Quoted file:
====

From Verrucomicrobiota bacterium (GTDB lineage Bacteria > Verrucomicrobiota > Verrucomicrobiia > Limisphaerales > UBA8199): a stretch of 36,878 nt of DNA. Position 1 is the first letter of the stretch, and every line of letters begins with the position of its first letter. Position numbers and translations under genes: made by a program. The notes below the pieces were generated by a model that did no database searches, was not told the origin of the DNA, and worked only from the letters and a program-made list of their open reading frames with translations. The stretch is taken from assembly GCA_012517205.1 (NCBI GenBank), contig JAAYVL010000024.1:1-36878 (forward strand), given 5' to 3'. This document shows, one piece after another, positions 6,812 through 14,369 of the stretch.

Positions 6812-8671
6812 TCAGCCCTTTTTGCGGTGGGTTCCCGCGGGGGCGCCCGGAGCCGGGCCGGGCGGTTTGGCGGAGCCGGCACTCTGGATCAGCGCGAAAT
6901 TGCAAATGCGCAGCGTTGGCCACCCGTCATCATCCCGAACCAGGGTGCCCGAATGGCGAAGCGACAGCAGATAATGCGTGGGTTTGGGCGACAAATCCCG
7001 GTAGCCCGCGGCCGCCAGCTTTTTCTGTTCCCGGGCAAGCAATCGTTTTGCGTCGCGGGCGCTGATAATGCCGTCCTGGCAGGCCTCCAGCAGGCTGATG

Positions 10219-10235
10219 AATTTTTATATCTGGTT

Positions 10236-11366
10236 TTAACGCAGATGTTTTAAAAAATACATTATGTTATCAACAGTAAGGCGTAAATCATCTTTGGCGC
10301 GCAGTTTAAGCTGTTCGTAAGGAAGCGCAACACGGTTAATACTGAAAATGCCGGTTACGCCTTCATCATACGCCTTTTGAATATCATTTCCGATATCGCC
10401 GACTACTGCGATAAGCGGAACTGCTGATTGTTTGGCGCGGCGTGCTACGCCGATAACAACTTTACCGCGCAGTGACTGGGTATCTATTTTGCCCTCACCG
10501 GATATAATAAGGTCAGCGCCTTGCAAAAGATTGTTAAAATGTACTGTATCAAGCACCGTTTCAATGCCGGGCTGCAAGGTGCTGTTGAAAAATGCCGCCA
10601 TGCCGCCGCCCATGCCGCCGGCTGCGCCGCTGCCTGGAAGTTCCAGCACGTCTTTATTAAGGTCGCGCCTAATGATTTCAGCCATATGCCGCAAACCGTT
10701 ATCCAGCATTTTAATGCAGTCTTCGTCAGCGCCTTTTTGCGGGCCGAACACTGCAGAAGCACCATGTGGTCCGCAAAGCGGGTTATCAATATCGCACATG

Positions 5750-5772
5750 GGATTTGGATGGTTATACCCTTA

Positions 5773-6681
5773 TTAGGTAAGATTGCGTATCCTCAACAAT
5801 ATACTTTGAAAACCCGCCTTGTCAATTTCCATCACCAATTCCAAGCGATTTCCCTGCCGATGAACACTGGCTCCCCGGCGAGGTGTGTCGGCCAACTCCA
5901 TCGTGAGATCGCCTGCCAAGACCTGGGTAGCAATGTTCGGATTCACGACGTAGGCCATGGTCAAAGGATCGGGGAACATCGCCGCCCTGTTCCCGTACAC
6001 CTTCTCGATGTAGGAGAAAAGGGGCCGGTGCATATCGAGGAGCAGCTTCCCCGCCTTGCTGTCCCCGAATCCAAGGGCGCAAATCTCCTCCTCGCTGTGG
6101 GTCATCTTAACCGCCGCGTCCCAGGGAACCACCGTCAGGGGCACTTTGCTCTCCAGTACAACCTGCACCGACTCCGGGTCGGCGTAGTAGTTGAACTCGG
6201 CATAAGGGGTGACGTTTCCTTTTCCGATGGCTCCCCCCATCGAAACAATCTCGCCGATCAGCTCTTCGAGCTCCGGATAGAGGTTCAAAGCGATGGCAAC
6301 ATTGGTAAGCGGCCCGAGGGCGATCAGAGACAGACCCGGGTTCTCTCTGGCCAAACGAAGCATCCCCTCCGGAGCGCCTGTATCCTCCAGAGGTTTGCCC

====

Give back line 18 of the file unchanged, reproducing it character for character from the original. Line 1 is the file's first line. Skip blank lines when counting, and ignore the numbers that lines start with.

5773 TTAGGTAAGATTGCGTATCCTCAACAAT